Shakespeare, from the height to which he soars, can overlook and disregard that which affronts lowlier eyes ; or, by the universal solvent of his genius, he can compel the union of elements whose natural repugnance resists less potent alchemy. Yet, with no material detriment to his fame, it may be admitted that precisians and purists, and all who admire as Samson fought — only when the law is on their side, can find a true bill of extravagance against him. For what was justly said of Plato, that “if he had not erred he would have done less," is quite as applicable to the great dramatic poet as to the great philosopher; and the allowance may be more reasonably made in the case of Shakespeare. If we will have high-sounding poetry we must risk an occasional flight beyond the bounds of reason. Genius has produced some bombast which is really grand, and some tinsel that will shine forever.

Much more objectionable than such extravagance as that into which Shakespeare sometimes, though rarely, fell, are the opposite faults of style, an elaboration of nice conceit, and a proneness to verbal quibbling, into which he was led by a conformity to the taste of his period. These trivial blemishes, easily discernible, were just of the kind to bring down the censure of the last century's critics, who were never tired of packing at Shakespeare for the readiness with which he sprang at an opportunity for a pun; and there can be no doubt that some fine passages of his poetry are less purely beautiful than they would have been were they not spotted with this labored use of words in a double sense. Of the kindred fault, which did not take the form of an absolute pun, but which is hardly less offensive, the Lucrece furnishes the following perfect specimen : “ Even here she sheathed in her harmless breast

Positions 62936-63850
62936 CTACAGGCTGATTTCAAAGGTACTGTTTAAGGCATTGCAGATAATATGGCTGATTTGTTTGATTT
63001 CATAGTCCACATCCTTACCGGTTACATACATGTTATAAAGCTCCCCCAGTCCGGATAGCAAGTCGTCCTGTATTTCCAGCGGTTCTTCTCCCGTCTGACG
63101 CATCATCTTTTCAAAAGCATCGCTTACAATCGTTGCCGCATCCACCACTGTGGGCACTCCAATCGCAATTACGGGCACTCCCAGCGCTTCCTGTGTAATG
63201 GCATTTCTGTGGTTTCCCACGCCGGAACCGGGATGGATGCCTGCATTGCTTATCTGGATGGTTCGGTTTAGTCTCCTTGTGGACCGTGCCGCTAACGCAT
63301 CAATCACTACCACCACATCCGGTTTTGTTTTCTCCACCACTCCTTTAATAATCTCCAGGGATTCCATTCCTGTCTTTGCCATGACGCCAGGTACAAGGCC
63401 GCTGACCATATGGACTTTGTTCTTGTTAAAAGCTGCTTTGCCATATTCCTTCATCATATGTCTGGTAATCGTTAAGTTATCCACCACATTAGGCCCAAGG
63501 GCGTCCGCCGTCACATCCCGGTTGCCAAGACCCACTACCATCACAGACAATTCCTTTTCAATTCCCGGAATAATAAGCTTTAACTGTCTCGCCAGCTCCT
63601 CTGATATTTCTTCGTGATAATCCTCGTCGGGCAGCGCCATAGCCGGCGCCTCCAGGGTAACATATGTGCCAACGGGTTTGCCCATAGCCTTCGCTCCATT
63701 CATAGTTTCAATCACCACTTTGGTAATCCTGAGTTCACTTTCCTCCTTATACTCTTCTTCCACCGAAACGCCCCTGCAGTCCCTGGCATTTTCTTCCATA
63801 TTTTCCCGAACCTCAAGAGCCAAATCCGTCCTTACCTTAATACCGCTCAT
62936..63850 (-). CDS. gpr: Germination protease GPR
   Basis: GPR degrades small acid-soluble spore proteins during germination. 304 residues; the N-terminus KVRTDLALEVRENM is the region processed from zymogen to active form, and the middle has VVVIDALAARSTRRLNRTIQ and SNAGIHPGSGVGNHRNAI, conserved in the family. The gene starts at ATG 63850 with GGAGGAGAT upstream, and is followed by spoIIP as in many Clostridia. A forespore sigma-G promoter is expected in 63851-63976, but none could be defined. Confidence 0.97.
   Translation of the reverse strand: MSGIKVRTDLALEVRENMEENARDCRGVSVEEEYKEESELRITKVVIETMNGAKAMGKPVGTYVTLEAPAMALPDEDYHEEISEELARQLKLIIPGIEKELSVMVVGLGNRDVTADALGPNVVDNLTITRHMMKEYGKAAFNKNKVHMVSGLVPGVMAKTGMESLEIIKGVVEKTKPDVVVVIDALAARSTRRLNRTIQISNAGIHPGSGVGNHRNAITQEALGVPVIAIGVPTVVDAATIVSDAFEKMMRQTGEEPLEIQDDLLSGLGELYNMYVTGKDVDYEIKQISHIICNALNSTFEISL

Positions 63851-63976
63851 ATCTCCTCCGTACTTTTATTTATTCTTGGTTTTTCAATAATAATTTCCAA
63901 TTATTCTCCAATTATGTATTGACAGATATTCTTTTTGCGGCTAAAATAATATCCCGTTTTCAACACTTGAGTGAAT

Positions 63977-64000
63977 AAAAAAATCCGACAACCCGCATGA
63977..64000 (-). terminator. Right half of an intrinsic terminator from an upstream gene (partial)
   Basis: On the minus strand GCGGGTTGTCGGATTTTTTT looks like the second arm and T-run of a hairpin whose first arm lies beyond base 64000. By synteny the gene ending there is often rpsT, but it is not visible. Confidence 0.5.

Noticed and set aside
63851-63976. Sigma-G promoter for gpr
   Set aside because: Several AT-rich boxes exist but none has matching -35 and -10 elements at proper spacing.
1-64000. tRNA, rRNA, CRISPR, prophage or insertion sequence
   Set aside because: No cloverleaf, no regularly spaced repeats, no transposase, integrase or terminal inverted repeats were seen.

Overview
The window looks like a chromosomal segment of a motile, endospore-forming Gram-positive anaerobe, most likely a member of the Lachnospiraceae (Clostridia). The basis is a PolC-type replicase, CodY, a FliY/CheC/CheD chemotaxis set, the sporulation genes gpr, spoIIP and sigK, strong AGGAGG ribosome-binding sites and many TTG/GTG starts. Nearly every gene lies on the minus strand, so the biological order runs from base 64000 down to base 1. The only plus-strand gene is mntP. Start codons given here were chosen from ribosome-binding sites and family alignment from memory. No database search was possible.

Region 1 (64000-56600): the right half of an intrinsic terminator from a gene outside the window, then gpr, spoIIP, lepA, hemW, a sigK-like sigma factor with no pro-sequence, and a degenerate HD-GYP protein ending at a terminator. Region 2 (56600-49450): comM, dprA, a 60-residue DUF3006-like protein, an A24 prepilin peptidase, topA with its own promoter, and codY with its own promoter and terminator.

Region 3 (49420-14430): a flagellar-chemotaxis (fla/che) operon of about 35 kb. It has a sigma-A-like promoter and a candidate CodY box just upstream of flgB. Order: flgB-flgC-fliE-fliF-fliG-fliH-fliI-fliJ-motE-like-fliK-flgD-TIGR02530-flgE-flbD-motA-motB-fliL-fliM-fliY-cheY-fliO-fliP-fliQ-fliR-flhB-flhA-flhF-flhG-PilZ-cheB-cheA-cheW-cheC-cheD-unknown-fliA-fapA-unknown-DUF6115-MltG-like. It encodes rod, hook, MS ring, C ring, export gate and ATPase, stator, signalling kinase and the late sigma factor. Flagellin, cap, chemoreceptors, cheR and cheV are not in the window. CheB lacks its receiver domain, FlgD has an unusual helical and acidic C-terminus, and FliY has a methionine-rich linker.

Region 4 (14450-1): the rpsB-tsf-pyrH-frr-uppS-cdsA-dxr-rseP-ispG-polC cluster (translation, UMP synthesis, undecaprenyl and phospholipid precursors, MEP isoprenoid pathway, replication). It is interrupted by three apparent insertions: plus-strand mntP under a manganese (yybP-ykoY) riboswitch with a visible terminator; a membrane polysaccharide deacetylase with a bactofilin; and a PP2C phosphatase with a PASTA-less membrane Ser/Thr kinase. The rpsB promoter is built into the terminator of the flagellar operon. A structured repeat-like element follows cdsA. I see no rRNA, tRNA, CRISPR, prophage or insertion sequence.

A harmful knife, which thence her soul unsheath'd." Conceits like this, which abound in all departments of the literature of the Elizabethan age, are mere labored, verbal antitheses corresponding to parallel antitheses of thought. The humorous side of this conceit in style is a pun, in which there is correspondence of words, but incongruity of thought. The development of taste has taught us that in serious writing these antitheses are impertinent; but the pleasing surprise of a certain lack of pertinence, which yet seems pertinent, forms no small ingredient in our enjoyment of wit. Of this kind of wit, no less than of that subtler comic quality which we call humor, Shakespeare has shown himself in F staff the matchless master. And thus we find his most objectionable and most noticeable fault nearly related to one of his most exquisite and charming graces. It is interesting to know that while he conformed to the fashion of his day in this matter of conceits and quibbles, he saw how petty and